Those affected by drug addiction often fail to get help because they do not know where to turn. Many believe that they are actually beyond help while some fear they will be unable to quit drugs even with professional help. To them, it would be better not to try than to try and fail. If you are struggling because of substance abuse, then wondering who can help with drug addiction is justifiable. The good news is that there is so much help out there, and all you have to do is ask for it.
You are probably already aware of the damage that can be caused by drug addiction. It is an illness that nobody chooses, despite what many people think. The negative stigma that is attached to addiction often makes many believe that those affected are of poor moral character or have no willpower.
However, this is not the case for most drug addicts. In truth, drug addiction can happen to anyone. Those who take illegal drugs for recreational purposes or even those who have been prescribed strong medication for a genuine medical condition are at risk of addiction. Moreover, it is worth noting that their age, gender, race, and wealth count for nothing when it comes to addiction. This is an illness that does not discriminate.
What drug addicts do have in common, however, is the fact that without treatment, their situation is going to get worse. Addiction is a progressive illness that will not go away if it is ignored. And while there are some people who can manage to quit drugs without help, the reality is that most addicts will require support from professionals if they want to get their lives back on track.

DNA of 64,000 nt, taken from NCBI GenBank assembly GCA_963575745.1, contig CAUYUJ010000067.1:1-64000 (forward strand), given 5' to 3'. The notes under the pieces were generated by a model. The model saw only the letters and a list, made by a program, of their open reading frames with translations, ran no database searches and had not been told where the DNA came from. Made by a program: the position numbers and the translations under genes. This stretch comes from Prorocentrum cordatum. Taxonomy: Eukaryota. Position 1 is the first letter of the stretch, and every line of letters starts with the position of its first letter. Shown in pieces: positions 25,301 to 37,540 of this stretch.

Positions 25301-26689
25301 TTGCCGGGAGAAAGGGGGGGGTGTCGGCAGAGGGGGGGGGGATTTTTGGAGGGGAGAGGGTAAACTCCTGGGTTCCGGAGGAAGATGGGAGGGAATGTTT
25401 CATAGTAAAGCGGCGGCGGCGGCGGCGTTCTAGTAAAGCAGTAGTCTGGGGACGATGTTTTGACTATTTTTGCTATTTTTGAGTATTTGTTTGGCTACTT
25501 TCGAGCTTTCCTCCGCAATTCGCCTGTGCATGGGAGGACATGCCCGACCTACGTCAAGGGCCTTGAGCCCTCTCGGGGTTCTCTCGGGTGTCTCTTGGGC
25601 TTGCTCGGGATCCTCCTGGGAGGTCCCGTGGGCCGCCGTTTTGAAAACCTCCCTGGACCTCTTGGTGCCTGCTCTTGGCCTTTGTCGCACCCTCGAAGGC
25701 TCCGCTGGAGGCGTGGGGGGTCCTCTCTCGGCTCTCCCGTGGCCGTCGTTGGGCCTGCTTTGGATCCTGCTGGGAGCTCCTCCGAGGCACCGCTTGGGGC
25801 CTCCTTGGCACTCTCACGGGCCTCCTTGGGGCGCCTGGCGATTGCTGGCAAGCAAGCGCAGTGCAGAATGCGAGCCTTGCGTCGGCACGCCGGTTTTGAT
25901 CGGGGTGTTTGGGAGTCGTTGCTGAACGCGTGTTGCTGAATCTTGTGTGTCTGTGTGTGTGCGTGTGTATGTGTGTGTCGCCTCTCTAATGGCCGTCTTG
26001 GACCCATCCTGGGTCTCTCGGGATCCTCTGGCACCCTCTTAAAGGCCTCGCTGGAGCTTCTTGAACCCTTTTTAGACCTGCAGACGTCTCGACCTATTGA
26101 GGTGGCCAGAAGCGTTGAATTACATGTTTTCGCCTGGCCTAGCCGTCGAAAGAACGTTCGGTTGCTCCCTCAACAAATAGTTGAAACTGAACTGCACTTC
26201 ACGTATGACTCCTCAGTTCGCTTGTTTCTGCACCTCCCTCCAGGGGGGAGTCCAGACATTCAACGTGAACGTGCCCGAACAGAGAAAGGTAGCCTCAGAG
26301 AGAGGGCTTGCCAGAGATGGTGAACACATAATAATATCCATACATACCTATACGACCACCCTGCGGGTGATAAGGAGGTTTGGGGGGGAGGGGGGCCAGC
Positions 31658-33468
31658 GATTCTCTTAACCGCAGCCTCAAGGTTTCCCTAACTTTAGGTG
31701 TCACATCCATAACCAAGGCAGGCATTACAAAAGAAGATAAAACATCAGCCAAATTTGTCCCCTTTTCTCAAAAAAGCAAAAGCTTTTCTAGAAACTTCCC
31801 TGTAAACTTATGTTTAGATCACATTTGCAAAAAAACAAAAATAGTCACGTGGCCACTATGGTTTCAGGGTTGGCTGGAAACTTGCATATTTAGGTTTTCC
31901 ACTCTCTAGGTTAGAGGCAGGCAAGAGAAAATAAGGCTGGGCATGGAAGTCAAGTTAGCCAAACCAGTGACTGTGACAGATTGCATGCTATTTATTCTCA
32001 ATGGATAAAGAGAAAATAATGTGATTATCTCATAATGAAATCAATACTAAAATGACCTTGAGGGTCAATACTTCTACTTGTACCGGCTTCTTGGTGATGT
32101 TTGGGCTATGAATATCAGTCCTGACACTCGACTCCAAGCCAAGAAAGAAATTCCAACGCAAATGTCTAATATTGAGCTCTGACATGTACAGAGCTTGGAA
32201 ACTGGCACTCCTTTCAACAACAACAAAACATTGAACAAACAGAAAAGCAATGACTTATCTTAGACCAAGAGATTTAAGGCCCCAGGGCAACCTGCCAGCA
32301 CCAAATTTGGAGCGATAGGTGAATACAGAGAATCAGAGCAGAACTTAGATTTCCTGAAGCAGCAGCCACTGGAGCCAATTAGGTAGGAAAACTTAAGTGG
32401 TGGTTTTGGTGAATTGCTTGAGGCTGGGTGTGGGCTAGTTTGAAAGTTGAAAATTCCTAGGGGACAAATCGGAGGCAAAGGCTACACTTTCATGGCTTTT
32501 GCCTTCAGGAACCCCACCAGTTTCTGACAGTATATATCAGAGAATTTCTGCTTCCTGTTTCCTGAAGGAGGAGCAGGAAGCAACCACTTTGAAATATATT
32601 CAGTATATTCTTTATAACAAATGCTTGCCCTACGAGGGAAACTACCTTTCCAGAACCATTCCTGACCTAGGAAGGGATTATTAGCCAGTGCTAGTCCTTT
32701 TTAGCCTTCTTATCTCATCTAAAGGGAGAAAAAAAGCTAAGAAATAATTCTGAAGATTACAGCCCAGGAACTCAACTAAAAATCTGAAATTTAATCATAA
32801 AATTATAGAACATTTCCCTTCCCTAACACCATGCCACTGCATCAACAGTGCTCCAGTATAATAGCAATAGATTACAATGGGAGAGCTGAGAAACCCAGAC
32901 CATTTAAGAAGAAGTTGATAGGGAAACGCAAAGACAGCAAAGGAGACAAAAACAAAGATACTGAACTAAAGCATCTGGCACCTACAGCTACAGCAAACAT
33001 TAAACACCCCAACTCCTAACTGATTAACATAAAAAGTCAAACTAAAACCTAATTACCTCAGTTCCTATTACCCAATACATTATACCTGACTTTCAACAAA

With drug addiction capable of causing poor health, relationship breakdown, financial struggles, and premature death, it is important that treatment is sought as soon as possible. But who can help with drug addiction?
Shame, embarrassment, and fear can often hold drug addicts back in terms of getting the help required to overcome their illness. If this sounds familiar to you, let us ask you this question: would you delay getting treatment if you were diagnosed with a heart condition or cancer? Would you be embarrassed or ashamed that you had an illness that required treatment in a hospital? It is unlikely that you would, so why should you be ashamed of seeking treatment for your drug addiction?
Without help, your situation will worsen; with it, you could go on to enjoy a new and healthy life with your loved ones. You can look forward to a substance-free life where you are able to enjoy time with your family members and friends without being controlled by drugs. All you need to do is reach out for help.
There are plenty of options in terms of who can help with drug addiction. Most people’s first port of call is their GP. The NHS has a number of programmes designed to help those affected by drug addiction. Nonetheless, one of the drawbacks of choosing an NHS-run programme is the fact that there tends to be quite a long waiting list.